Rasputin has experienced great popularity in Russia in recent years. An obvious explanation for his revival is the conservative-nationalist turn in Russia, among both the political class and the electorate, which has transformed the kind of ideas found in Rasputin’s work - anti-materialism; love of home; concern over the consequences of the spread of liberal conceptions of the family and attitudes to religion - from apparent anachronism into a powerful and persuasive political vision. Celebrated as a voice of opposition during the post-Thaw Soviet Union, then rejected by liberal critics in the 1990s as a mouthpiece of chauvinism, has Rasputin’s perspective finally found its way to power? This dissertation studies Valentin Rasputin as a Russian conservative, examining how that conservatism is expressed in all six of Rasputin’s short novels (Den’gii dlia Marii (1967), Poslednii srok (1970), Zhivi i pomni (1974), Proshchanie s Materoi (1976), Pozhar (1985) and the most recent, and little studied in the West, Doch’ Ivana, mat’ Ivana (2004)) as a means of understanding better the resurgent appeal of this worldview not only in Putin’s Russia, but throughout the world.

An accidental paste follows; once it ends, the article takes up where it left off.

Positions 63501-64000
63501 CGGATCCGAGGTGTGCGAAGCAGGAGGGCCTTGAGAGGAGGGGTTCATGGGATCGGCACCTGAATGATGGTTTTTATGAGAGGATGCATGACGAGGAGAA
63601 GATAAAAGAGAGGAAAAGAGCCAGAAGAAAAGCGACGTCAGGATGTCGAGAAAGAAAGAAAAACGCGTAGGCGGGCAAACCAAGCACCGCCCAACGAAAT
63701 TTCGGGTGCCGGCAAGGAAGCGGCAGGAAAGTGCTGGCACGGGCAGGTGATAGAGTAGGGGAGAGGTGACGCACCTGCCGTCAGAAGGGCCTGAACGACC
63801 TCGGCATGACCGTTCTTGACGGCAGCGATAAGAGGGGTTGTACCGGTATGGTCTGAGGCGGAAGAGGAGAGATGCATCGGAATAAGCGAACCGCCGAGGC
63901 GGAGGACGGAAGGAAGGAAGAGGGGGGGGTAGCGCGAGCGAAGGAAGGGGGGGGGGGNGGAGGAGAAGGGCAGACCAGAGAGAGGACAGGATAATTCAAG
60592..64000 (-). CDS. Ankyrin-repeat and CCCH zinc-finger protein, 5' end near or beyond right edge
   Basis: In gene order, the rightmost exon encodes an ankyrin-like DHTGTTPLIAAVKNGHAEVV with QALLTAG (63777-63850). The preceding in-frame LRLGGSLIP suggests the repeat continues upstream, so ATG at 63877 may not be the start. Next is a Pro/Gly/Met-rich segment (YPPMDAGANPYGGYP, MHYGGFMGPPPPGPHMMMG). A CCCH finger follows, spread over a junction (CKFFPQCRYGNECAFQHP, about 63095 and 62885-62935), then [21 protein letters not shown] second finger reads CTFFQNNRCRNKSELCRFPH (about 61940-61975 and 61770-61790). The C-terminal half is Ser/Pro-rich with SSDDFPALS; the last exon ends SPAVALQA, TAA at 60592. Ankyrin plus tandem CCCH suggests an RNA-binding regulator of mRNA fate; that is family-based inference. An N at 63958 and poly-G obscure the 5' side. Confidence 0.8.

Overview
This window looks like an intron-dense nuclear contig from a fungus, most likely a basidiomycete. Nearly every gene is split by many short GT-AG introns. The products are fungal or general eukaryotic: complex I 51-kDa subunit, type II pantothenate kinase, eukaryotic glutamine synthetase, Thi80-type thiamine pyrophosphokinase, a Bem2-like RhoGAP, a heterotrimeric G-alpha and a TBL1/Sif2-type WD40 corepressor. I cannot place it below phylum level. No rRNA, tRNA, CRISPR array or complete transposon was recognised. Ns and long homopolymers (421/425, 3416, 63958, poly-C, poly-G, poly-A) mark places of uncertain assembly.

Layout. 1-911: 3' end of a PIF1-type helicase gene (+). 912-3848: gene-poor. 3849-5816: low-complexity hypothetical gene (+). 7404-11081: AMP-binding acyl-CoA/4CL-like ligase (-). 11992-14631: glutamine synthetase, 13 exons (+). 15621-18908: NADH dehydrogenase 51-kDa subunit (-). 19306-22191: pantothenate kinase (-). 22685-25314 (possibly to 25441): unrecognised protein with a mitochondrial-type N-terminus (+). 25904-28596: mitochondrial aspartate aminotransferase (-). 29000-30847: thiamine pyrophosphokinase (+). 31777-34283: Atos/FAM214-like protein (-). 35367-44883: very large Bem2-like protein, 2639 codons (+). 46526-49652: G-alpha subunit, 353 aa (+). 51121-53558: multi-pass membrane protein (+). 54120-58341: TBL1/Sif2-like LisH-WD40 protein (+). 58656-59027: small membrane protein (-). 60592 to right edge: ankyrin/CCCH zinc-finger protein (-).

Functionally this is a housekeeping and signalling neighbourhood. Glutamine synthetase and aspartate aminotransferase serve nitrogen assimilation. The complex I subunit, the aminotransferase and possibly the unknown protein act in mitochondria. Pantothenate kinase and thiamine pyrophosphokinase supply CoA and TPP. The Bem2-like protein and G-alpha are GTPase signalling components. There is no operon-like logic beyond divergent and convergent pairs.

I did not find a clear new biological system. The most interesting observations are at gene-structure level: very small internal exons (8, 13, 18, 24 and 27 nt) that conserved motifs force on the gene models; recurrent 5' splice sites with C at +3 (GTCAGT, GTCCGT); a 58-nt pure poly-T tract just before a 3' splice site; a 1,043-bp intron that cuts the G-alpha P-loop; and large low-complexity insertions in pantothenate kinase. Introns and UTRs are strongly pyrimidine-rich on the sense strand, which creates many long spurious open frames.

|Date of Award||6 Nov 2018|
- The University of Bristol
|Supervisor||Rajendra Chitnis (Supervisor)|